“We’ll use the former Roberto Clemente location as a lease agreement, or maybe we’ll just sell the property,” says Stead. “But we will not sell to a competitor who might take our students. We could get $300,000 a year as a lease or sell it outright for a couple of million.” Demetriou points out that “it could be rehabbed as a community center or a church.”

“When you look at the list of ways we have to fill the deficit, it’s important to recognize what’s not on the list,” says Swift. “There’re no reductions in services to students, no massive layoffs of teachers, no increase in class-size targets, no reductions to seventh period, no additional charges to athletics.”

“We don’t want to cut programs,” says Demetriou. “Our solutions are more positive this year. We need to grow the district. It won’t be easy, but we need to do it.”

The only alternative, he says, is more of the same. “School funding in Michigan has been very difficult,” says Demetriou, who was deputy superintendent for the Muskegon Area Intermediate School District before joining the Ann Arbor schools in April. “This is the tenth year of doing the same thing in the spring: cutting the budget to fill a deficit.”

Though Swift says, “I don’t want this to be the new normal,” Mexicotte suspects it already is.

“There’ve been $10 million deficits every year for the last ten,” the school board president points out. “So yes, this is the new normal–at least until we adjust Proposition A. But acknowledging that it’s the new normal doesn’t mean it’s right. It’s not right! No, no, no, no, no! It’s not what it needs to be. That’s why we’re aggressively focused on revenue, on being positive, and on being more successful through our own efforts.”

But even if all the hoped-for revenue comes through, it will only prevent further losses. “All the things we cut are gone,” Mexicotte says. “The middle school pools are gone without new funding, and transportation as we know it is in danger for the foreseeable future. And no matter how successful we are, we may still have to cut something in the future unless funding philosophy changes in Lansing.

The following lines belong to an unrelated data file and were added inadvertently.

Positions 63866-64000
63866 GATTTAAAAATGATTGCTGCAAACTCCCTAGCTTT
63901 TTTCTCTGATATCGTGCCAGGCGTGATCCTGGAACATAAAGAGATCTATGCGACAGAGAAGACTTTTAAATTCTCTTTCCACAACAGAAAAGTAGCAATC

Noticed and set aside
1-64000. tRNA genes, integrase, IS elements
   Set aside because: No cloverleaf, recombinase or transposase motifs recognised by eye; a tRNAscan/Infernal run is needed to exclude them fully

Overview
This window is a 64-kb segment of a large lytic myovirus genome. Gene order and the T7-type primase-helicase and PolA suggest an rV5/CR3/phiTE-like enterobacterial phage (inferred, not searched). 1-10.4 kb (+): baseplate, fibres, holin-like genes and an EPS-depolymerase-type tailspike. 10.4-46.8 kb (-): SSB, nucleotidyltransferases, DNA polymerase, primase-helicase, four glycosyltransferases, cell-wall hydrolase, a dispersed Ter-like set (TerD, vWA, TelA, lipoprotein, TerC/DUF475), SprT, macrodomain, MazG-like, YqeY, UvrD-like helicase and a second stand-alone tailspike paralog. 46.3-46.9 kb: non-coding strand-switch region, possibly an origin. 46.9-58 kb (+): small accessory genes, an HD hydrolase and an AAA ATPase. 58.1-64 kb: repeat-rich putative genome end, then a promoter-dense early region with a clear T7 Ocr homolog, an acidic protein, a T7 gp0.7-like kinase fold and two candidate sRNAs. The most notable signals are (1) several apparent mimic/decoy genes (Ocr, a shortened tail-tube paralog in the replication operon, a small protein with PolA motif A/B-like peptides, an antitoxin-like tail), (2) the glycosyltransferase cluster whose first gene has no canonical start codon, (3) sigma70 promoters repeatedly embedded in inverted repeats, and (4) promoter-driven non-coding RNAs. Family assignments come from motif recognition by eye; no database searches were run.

“Are we in better shape this year?” she asks rhetorically. “Yes. We’re in a much better position financially, morale is much better, and we’re on the move. We are not expecting change in Lansing or education reform any time soon, but we’re sick and tired of being sick and tired, so we’re going to make our own new, better future.”

Are the schools really in better shape financially if their credit rating’s been downgraded? “Standard & Poor downgraded us because of our fund balance, so that we’re an A minus plus now,” Mexicotte replies. “Not too bad. And remember it only affects us if we try to borrow money–which we’re trying not to do.”

“Prop A needs to change to allow communities to self-fund like we used to,” says Stead. “We’re not trying to ignore inequality, which is what Prop A was created to address. We want them to allow Ann Arbor to raise our own millage and have part of it go to surrounding communities.”

But Stead knows that’s unlikely to happen, because “the political will is not there … The schools are completely subject to partisan politics now, and we have to play that game too.”


Who Is (and Isn’t) Running?

Four school board members are up for election this year. Of the four, Christine Stead is the only one to say, “I am running again.”

Glenn Nelson and Irene Patalan are both stepping down. “I still enjoy doing it but it’s time to move on,” says Nelson. Patalan notes that since she first ran in 2005, she’s gained six grandchildren, and her business, Collected Works, has doubled in size. “I also think that ten years on the school board is a good run.”

Susan Baskett, who’s been on the board since 2003, says: “I haven’t decided yet. But it’s been a long time, and I wonder is this the best time to bring in new blood, or the best time to maintain stability?”

Nelson says he has “no successor” in mind, but that doesn’t mean he won’t “take a keen interest” in who runs. “I announced early because I care about who gets elected. I hope people will just appear, but if that doesn’t happen I’ll go out and look for people.”

“No one has come forward to me,” says Deb Mexicotte, whose term runs till 2016. “But it’s still a little early. We’ll hold a candidates meeting in June, and usually around then we find out who’s running.”

What about the parents who attempted a recall last year when the board passed over Clemente principal Ben Edmonson for the superintendent’s job? After their petition was rejected for lack of clarity, they talked about running their candidates this year.

So far, there’s no sign of that happening. Jody Huhn, who spoke for the group last year, didn’t return repeated calls and emails asking about the group’s plans.